Posts Tagged ‘ depth of field ’

New Nikon 50mm AF-S 1.8G Lens

Nikon Rumors is reporting a new 50mm f/1.8 from Nikon. 50mm lenses offer a low cost entry point to experiment with super shallow depths of field and give great low light performance.  Nikon and Canon both have 50mm f/1.8 lenses for under $150 (100 UK pounds).  The ‘f/1.8’ means the lens can be opened to a very wide aperture, which will let in lots of light, ideal for shooting at night without a tripod.  Such a wide aperture also creates a shallow depth of field making it easy to put a subject in focus and have a blurry background behind.

The significance of this new 50mm lens from Nikon is it overcomes a major drawback of the current Nikon current entry level 50mm which doesn’t include a focusing motor in the lens.  This prevents it being used on Nikon’s entry level cameras where it arguably would be most valuable to have a low cost, high performance lens available. The newly announced 50mm lens is marked ‘AF-S’ meaning it can auto-focus on almost any Nikon DSLR. If you’re a D40, D60, D3000, D3100 or D5000 owner and you don’t already have a large aperture 50mm lens, then this is a great announcement for you.  Price has not been announced but most likely in the 150-200 dollar range.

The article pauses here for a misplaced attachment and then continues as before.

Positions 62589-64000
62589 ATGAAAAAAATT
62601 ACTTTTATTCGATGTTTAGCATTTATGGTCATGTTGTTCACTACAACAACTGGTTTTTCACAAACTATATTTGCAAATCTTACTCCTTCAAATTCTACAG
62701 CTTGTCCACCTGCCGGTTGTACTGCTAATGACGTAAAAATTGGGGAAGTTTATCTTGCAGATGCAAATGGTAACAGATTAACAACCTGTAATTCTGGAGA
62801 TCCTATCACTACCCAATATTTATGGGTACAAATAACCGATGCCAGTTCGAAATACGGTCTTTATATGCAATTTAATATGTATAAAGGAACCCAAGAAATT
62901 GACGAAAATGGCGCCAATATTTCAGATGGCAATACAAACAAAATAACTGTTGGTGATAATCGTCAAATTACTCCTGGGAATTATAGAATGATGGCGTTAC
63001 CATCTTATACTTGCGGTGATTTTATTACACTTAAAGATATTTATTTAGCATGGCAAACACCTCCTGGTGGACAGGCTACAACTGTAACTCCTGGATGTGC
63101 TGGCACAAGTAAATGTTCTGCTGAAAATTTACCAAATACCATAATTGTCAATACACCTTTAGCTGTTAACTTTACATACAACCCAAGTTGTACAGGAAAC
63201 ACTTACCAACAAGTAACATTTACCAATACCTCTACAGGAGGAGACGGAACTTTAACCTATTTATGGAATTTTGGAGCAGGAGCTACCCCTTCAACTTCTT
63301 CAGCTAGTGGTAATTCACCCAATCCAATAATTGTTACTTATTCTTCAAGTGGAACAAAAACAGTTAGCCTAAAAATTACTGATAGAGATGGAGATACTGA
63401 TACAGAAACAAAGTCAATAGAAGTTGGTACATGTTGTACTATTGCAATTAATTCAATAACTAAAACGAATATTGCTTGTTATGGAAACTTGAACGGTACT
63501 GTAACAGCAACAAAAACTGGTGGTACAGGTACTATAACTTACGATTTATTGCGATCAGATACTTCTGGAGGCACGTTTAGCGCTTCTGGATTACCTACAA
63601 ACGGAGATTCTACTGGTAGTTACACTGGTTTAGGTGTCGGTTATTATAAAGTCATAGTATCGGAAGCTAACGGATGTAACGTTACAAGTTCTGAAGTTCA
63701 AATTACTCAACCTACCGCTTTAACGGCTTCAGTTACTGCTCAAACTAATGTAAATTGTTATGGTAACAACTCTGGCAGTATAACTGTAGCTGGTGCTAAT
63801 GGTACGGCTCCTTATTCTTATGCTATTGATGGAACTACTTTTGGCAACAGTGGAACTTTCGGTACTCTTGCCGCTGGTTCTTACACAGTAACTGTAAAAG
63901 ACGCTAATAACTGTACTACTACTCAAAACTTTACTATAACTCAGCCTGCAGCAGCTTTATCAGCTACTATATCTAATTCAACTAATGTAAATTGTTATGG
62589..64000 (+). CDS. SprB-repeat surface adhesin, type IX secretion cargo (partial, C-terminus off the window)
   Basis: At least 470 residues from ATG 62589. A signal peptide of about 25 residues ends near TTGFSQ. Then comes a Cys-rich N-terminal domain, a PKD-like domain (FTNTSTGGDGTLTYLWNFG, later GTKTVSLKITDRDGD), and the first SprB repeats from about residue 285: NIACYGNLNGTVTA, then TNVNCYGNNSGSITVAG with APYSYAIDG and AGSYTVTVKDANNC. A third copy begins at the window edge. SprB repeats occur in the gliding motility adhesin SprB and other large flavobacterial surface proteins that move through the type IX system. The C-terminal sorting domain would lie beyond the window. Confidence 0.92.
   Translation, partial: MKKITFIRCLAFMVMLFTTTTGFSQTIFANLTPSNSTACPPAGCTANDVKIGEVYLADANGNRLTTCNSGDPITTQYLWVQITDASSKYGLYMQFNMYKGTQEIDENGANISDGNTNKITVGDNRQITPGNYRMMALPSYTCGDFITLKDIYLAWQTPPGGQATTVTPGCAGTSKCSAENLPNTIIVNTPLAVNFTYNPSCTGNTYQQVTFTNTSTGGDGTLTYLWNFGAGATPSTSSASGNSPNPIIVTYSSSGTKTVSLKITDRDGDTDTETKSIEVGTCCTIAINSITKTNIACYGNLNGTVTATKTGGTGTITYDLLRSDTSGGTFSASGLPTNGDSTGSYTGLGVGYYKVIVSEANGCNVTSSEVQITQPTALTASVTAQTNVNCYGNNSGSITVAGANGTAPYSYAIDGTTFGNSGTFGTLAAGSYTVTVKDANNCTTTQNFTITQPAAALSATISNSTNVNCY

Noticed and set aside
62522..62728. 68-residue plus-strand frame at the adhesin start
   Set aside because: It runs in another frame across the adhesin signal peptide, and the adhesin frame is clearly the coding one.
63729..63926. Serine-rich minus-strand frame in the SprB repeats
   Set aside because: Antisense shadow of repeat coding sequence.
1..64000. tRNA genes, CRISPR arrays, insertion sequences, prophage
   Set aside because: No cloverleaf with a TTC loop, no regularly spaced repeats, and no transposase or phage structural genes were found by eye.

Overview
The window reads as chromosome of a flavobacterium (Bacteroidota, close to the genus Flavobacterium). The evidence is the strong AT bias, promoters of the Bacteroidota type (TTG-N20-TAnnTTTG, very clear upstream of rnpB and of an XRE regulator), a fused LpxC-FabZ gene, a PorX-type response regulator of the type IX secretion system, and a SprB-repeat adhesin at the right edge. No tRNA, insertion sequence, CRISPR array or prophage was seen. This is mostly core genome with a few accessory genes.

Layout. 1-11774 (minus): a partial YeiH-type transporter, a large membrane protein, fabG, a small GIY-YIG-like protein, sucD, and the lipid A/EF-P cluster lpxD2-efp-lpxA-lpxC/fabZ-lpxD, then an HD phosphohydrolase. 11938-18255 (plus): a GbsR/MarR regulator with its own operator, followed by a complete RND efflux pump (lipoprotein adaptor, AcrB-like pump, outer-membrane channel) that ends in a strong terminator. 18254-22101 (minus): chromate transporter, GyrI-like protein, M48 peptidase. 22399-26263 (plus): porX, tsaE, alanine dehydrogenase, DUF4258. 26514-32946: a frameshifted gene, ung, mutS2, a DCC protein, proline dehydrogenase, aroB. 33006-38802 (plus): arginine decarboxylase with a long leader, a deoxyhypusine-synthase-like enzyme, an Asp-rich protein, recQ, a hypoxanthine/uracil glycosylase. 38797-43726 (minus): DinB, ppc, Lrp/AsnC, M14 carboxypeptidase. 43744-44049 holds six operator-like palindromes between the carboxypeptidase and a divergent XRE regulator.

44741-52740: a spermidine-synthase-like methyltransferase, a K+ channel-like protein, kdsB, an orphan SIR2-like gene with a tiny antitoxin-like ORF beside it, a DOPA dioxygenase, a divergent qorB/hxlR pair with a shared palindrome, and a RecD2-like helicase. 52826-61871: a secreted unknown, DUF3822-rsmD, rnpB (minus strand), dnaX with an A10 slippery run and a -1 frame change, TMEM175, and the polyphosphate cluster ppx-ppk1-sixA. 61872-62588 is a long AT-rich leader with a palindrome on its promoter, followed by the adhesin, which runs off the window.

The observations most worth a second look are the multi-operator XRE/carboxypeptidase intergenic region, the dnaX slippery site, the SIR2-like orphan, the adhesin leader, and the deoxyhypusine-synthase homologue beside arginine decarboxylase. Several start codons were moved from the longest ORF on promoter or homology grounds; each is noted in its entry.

UPDATE 27th April:

  • Official announcement made by Nikon (see press release)
  • Amazon taking preorders.  Price, $219 including lens hood and a case.

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Basics: Aperture and Depth of Field

By Jack Berglund

There are numerous books and websites explaining the ins and out of shutter speed and aperture.  I’ll explain them in a simple way that you can actually use and when you need to care about what.  Here we’ll cover aperture, in a follow-up post I’ll include shutter speed.

Depth of Field is Your Friend

One of the best things about upgrading to a Digital SLR from a point and shoot is being able to control your depth of field. Depth of field is how much of photo is in focus from the point your focusing on.To get a portrait with an in focus face and a nice blurry background, you want a shallow depth of field.

Large Aperture, Shallow Depth of Field

The main way to control your depth of field is to alter the size of the aperture (the hole through which the light passes).  Due to something called ‘physics’ a larger aperture means a shallower depth of field.  Aperture is measured in f stops.   There are two important things to know about an f-stop: 1) smaller numbers mean a bigger aperture and 2) I’ll tell you in a moment.

Small f number (e.g. f/2.8) = big aperture = shallow depth of field = blurry background = nice portrait

Maximizing a Blurry Background

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